But Ford added the empty-net insurance goal with 30 seconds to play, giving the Hawks a 3-1 victory. Ryan Lord was dominant in net for the Hawks, turning away 41 of the 42 shots he faced. On Saturday, the teams met at the Kent State Ice Arena in Kent, Ohio. The teams played back-andforth throughout much of the game, until Kent State took the lead late. The Flashes struck first 7:31 into the game on a power play goal by Mike Lepre, assisted by Josh Martin and Ryan Thomas. EJ Stepano knotted it up for the Hawks eight minutes later with an assist from Ford. In the second period of play, the Flashes took the lead again at the 14:41 mark with a score from Logan Bannon. The Hawks tied the game with 11:02 left in the period, when Ford scored with assists by Phil Trombetta and Stepano. The tie stood late into the third period until Lepre gave the Flashes the 3-2 lead with 18 seconds to play. At the halfway point of the season, the Hawks overall record stands at 8-8-1, while their 5-2-0 mark in CHMA league play puts them second to Slippery Rock. The Hawks will host University

g magazine

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MCT Brock Fleeger/The Penn Ryan Lord (35) have given up an average of 3.08 goals this season.

of Michigan-Dearborn on Friday at 8 p.m. and Saturday at 3:30 p.m. at the S&T Bank Arena. The Wolves defeated the Hawks 9-4 in a matchup last season.

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Late season matchups for top two teams in the nation

Cam Newton (2) and the Auburn offense have averaged 50 points a game.

1. Auburn vs. 19. South Carolina

winner as the Tigers win 35-21 over the Gamecocks.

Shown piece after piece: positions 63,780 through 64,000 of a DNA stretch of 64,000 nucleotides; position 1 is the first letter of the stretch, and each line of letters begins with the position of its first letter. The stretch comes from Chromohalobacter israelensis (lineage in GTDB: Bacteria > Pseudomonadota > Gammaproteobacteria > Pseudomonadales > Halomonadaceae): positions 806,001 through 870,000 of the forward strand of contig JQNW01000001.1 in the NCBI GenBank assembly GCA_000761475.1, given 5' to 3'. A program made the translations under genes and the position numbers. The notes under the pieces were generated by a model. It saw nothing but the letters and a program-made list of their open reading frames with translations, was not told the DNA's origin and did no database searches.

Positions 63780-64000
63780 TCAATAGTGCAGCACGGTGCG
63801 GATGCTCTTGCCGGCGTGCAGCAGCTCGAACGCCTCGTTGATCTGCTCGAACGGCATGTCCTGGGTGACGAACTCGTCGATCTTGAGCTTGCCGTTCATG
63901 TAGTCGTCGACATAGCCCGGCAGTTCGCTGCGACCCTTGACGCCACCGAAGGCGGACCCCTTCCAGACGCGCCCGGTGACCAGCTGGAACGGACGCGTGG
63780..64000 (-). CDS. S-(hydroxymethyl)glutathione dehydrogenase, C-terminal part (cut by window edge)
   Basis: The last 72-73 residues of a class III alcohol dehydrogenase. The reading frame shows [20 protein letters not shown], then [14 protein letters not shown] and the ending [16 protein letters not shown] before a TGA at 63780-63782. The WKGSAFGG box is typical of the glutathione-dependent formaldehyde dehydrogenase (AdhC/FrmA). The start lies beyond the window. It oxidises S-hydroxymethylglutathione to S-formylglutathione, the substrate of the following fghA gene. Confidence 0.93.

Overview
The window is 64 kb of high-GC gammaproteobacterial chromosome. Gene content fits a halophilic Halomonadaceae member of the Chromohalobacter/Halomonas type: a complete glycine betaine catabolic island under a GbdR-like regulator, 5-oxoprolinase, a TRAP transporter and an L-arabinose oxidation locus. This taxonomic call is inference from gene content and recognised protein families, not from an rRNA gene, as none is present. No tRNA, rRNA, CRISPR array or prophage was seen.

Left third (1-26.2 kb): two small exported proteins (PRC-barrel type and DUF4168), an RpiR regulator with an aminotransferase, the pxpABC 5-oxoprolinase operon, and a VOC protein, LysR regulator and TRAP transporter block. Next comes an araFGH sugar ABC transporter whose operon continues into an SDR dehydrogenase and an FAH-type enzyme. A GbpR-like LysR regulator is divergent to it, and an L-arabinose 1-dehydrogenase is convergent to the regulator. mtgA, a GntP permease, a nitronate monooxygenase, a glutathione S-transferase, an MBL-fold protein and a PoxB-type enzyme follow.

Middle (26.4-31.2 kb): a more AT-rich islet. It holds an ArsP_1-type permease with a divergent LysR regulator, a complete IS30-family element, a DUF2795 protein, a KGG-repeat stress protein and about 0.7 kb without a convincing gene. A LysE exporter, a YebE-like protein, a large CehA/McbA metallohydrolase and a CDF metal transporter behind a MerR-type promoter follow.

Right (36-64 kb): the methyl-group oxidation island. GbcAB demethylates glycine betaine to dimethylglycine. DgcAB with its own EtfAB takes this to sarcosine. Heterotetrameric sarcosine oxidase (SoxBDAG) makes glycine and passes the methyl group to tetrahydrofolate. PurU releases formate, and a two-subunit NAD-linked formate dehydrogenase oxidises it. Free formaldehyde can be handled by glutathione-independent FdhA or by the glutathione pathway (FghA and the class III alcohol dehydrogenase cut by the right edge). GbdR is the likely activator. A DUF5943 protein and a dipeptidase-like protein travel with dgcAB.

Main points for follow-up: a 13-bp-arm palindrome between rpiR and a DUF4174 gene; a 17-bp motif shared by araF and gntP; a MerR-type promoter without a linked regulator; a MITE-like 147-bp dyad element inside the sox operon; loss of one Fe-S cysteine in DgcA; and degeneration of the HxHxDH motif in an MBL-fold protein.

This will be the last game that seperates Cam Newton and the Auburn 2. Oregon vs. Oregon State Tigers from the national championship game. That is if they win. It is just known as the Civil War. Newton is also trying to make his It is the game between Oregon and statement for the Heisman. He has Oregon State that will decide a lot scored 42 touchdowns this season. come Saturday night. If Oregon can He has thrown for 2,254 yards and hold off its biggest rivals, then it will has ran for another 1,336 yards. If he make a trip to the national championcan lead the Tigers to the title game, ship game, but if Oregon State wins, there will be no question that Newton not only will it stop its rivals from should walk away with the Heisman in making its first trip to the title game, a few weeks. but it would also make themselves However, South Carolina won’t be a bowl eligible. push over, because the last time these Not only is the national title game two teams met on Sept. 25, on the line in this game, the Tigers only won by the but also Oregon running score of 35-27. In that game, back LaMichael James’ South Carolina quarterback Heisman chances. If he Stephen Garica had a career can go out and play well, day with 235 yards passing and for some reason Cam and three touchdowns. Newton from Auburn This time around, the doesn’t do well agaisnt Gamecocks will need running South Carolina, then back Marcus Lattimore to do James could become the By Anthony Scherer much better. Against leader two weeks Sports Columnist the Tigers in the first before the trophy is A.J.Scherer@iup.edu matchup, he only had given out. 33 yards and one touchJames has ran for down. For the Gamecocks to win, they 1,548 yards and 19 touchdowns this will need both Garcia and Lattimore to season and has been the main reason have career days. why Oregon is first in the country in points scored per game at 50.5. Prediction: Given what the Tigers have been through this season, Prediction: Oregon continues the I think they are destined to be in run for the national championship the title game. Newton will show over their in-state rivals by winning why he deserves to be the Heisman 45-21 against Oregon State.